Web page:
- Allow the water to return to a roaring boil. Once boiling rapidly, cook lobsters 2 – 4 minutes, depending on thickness of shell. Soft shell lobsters (available July – November) will parboil quickly, in about two minutes. Hard shell lobsters (available November – July) will require slightly longer cooking, about four minutes.
- With tongs, remove the now-red lobsters from the boiling water and submerge in an ice bath. The cool ice water will immediately stop the lobsters from cooking and keep the meat tender and sweet.
- Once cooled, use a sharp knife to pierce the shell by the tail. Hold the lobster up to drain the shell of any water acquired from the boiling process. Finally, use lobster crackers, a knife, or rolling pin to crack the lobster shells. (If you’ve never cracked your own lobster, it can be rather laborious! Check out Gordon Ramsey leaving no morsel of meat behind is this quick video. Reserve the lobster meat in the refrigerator. Meanwhile, save all of the shells, bodies, juices and tomalley for the Lobster Stock.
Roe & Tomalley: The Inside Scoop
If you’ve never experienced a true New England Lobster dinner, you may be surprised by your lobster’s insides. I’ll be the first to admit…it’s not exactly pretty. It IS, however, absolutely delicious! Here’s the details on what exactly is going on in there:
The Green Stuff (The Good Stuff)
Ah, the green stuff. Don’t worry, it’s not poop. We’re not there yet. Instead, the green paste-like substance found in the body of a Maine lobster is called tomalley. Tomalley is the equivalent of a lobster’s liver and while it may not look totally appetizing… tomalley is Chef’s gold. Tomalley is a delicacy packed with intense lobster flavor. It’s great as is, on toast or in sauces. In this Lobster and Grits with Saffron recipe, tomalley is key to a richly flavored lobster stock. Throw it right in the pot with the shells and allow it to simmer away. Don’t worry, the stock will be strained of all the bits and pieces and you will be left with a perfectly smooth lobster concentrate.
If you decide the tomalley just isn’t for you, that’s okay too. You can simply rinse the lobster body free of tomalley under cold running water before making the stock.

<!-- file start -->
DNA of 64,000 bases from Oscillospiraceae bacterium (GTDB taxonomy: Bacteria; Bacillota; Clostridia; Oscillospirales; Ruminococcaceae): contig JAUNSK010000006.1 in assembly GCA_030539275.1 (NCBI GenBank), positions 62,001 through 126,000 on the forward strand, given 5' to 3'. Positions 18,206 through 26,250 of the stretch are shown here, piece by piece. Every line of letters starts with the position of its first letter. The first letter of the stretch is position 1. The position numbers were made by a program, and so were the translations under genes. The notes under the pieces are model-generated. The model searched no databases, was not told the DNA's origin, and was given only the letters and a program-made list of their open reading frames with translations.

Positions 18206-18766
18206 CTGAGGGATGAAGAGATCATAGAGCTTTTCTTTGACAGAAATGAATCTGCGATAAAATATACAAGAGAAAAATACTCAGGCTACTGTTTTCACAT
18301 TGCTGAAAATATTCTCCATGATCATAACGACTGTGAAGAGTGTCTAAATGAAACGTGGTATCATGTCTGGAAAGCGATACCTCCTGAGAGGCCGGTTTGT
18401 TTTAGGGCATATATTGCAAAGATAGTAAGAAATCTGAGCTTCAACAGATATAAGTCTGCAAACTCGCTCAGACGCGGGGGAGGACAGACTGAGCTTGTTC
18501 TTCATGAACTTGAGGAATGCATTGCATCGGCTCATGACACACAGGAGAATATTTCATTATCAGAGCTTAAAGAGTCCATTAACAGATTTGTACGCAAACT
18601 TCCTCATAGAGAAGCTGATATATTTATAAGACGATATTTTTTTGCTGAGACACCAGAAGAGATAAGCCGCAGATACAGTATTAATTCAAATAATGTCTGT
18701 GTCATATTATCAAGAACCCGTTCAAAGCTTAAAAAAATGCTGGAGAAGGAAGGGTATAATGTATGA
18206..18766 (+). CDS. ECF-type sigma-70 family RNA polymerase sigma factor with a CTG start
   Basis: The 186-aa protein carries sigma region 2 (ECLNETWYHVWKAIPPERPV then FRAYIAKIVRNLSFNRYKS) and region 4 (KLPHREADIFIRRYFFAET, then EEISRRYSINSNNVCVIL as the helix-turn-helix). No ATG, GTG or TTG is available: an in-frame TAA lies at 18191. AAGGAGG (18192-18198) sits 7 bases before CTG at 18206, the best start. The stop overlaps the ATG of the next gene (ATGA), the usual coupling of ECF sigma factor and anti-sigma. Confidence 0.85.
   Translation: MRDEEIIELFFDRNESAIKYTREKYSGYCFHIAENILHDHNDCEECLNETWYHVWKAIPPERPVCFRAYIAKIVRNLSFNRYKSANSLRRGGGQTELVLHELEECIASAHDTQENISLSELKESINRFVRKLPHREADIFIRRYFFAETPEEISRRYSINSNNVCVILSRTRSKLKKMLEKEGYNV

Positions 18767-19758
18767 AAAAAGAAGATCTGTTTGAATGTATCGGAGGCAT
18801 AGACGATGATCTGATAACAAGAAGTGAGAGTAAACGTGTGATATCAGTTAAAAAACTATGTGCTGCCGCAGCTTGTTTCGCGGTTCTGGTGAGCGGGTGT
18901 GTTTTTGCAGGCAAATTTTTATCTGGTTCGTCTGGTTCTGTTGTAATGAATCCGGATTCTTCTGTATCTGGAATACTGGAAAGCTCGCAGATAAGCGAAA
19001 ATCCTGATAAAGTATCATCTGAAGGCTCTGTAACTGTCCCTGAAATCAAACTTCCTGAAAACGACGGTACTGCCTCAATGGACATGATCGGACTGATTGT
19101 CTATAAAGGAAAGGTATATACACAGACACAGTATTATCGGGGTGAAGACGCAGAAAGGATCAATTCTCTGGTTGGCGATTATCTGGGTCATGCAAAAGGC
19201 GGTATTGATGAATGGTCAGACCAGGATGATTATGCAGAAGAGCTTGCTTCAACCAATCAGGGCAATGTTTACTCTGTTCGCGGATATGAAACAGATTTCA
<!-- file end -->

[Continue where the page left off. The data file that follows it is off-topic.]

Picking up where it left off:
The Black Stuff (If You’re Lucky!)
Even lobster aficionados may be less familiar with the black stuff sometimes found inside the lobster. Well…at least in this state, anyway. If you crack open your parboiled Maine lobster to find it filled with gelatinous black gel…fear not! Your lobster has not spoiled. To the contrary, some may argue you’ve struck the lobster lottery!
Female lobsters will be filled with reproductive eggs, commonly known as roe or coral. Don’t worry, these eggs are not fertilized (lobster fishermen see BIG fines for harvesting pregnant lobsters). Instead, this roe is a natural part of the female lobster’s anatomy. This lobster roe, or coral, is essentially lobster caviar and has tremendous lobster flavor. When it’s fully cooked, the roe will turn to tiny bright orange spheres. When parboiled, as in this recipe, your lobster will be undercooked and the roe will still appear black and gel-like.
If you are lucky enough to get a female lobster for this recipe, you can add the black, undercooked roe directly into the stock pot with the shells. The roe will cook quickly (turning orange) and add great flavor to your stock. If you’d like, go ahead and ask for a female lobster at your local seafood vendor. A great vendor will know the small differences in male and female lobster’s appearances.
Now that we got the good stuff out of the way, let’s mention the unmentionables. Remember that book, Everyone Poops? Well, lobsters do too. Here’s how to take care of that buisness:
- To remove the digestive tract, start with your cooked or parboiled lobster. Twist the tail from the body to remove it.
- Then, remove the flippers from the tail’s end. You should be able to snap them off with your fingers, but you can use kitchen shears, if preferred.